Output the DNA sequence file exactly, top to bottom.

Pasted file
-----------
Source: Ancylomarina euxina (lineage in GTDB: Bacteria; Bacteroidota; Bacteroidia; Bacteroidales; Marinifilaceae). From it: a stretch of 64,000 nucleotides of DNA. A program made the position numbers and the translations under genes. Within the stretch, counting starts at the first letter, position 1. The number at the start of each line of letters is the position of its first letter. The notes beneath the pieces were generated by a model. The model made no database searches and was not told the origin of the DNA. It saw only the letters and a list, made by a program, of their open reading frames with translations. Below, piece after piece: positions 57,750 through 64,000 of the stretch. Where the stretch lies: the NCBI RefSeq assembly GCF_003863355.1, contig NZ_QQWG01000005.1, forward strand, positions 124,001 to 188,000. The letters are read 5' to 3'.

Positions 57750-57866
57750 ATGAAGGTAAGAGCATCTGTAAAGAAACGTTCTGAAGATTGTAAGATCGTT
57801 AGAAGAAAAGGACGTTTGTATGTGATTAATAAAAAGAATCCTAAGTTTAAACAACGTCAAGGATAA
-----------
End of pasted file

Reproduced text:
Source: Ancylomarina euxina (lineage in GTDB: Bacteria; Bacteroidota; Bacteroidia; Bacteroidales; Marinifilaceae). From it: a stretch of 64,000 nucleotides of DNA. A program made the position numbers and the translations under genes. Within the stretch, counting starts at the first letter, position 1. The number at the start of each line of letters is the position of its first letter. The notes beneath the pieces were generated by a model. The model made no database searches and was not told the origin of the DNA. It saw only the letters and a list, made by a program, of their open reading frames with translations. Below, piece after piece: positions 57,750 through 64,000 of the stretch. Where the stretch lies: the NCBI RefSeq assembly GCF_003863355.1, contig NZ_QQWG01000005.1, forward strand, positions 124,001 to 188,000. The letters are read 5' to 3'.

Positions 57750-57866
57750 ATGAAGGTAAGAGCATCTGTAAAGAAACGTTCTGAAGATTGTAAGATCGTT
57801 AGAAGAAAAGGACGTTTGTATGTGATTAATAAAAAGAATCCTAAGTTTAAACAACGTCAAGGATAA